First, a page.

It was a great experience working with Miho. I think her film really captured the process of putting this exhibit together. Also since two of the sculptures in the show were made from girls in Tokyo, it was great for people to meet these people through the film. My favorite part though, was going out with Miho on the streets of Tokyo and making the portraits of the Japanese people with the babies, her idea. It was a new way to interact with the public at large that I thought was really successful. She is a free spirit with an abundance of creative energy and I’m sure she will continue to make a big impact on the international stage and I look forward to collaborating with her again in the future.
Could you let us know your future projects?
I will be in Barcelona in July for an outdoor festival (Interferencia) and then be a part of the DROOG biennial in Amsterdam in September, and then another festival in Bordeaux France for New Years. For my installations I’d like to continue focusing on the outdoors as this is where I think there is the most creative frontier but the indoor experience for me is fulfilling too. I also hope to return to Japan for some outdoor fun.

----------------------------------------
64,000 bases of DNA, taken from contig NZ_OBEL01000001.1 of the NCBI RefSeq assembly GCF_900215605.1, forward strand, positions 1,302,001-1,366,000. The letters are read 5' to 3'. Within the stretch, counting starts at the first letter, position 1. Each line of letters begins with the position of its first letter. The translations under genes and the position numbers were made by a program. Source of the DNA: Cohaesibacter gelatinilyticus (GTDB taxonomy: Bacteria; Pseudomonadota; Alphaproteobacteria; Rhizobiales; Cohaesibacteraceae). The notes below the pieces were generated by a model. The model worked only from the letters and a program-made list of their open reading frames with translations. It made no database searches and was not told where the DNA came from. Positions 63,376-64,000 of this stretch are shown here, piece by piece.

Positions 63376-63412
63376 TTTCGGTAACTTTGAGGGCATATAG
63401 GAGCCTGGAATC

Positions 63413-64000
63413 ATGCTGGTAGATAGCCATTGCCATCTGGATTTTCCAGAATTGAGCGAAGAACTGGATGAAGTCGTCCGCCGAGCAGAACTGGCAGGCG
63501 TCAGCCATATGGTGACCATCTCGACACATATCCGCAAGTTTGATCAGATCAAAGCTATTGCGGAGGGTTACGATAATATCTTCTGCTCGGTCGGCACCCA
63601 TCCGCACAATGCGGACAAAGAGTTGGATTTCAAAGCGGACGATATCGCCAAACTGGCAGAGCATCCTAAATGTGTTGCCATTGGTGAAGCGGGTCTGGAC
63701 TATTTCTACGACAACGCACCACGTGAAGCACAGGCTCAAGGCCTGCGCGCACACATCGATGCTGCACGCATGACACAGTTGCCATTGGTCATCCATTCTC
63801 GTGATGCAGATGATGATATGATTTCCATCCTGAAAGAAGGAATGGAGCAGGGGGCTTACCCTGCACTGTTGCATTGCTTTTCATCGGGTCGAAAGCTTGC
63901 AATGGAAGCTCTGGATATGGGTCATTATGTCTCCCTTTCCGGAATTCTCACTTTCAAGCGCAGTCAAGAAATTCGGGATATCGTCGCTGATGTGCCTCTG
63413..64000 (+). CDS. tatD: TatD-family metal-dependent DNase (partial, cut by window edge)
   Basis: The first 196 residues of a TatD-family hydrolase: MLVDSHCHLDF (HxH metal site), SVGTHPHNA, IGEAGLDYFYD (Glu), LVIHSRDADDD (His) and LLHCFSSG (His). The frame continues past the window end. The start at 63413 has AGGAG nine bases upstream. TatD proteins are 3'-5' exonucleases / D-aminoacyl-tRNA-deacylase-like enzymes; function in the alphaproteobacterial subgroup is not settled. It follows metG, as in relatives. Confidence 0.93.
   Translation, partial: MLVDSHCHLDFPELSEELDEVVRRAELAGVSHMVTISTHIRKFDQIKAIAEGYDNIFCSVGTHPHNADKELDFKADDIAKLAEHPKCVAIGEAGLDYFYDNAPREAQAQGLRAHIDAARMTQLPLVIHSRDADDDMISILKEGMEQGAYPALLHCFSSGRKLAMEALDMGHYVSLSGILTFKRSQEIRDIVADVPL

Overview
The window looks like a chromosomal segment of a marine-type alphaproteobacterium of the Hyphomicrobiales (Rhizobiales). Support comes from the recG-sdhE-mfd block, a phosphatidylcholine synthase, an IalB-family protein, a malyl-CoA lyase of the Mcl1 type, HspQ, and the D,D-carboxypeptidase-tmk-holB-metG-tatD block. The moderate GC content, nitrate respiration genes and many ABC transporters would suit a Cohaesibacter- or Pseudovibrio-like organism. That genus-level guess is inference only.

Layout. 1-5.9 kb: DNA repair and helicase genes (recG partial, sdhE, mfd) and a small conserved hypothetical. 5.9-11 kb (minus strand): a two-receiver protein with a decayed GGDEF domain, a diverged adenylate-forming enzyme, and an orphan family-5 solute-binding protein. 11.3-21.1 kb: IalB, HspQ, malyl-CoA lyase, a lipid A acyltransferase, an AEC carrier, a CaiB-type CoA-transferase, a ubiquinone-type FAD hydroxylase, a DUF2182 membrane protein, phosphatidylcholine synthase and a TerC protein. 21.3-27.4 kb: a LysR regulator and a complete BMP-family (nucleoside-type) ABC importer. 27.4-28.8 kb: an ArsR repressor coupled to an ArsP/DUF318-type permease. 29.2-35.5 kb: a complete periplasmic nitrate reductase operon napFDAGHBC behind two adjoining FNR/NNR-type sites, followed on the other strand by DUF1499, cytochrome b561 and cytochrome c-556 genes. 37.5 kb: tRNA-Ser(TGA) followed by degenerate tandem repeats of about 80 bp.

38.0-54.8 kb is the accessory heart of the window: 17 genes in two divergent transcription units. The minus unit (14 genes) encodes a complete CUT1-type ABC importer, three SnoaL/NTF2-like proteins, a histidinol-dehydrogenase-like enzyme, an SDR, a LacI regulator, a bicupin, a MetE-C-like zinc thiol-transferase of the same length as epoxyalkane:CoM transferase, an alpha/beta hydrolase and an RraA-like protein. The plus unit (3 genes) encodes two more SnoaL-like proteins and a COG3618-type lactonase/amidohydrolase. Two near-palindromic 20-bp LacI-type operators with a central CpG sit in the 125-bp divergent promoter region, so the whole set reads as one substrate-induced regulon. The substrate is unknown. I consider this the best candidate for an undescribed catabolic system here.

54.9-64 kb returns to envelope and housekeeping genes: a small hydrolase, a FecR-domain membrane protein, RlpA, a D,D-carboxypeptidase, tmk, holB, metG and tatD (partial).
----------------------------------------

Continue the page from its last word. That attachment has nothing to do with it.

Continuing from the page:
Then, Miho Kinomura, a curator of this exhibition answered our queries.
Please let us know why you chose Mark Jenkins to this exhibition.
Having an exhibition at DIESEL DENIM GALLERY AOYAMA, it’s boring to collaborate with normal artists. I thought that it should interest people work in fashion, advertisement, art, and everyone is interesting at fashion.
And balance was especially my concern when I choose an artist and took long time to decide. From my interpretation of unique city Tokyo and remarkable fashion brand DIESEL, his name came across my mind and contact him because I have attracted Mark.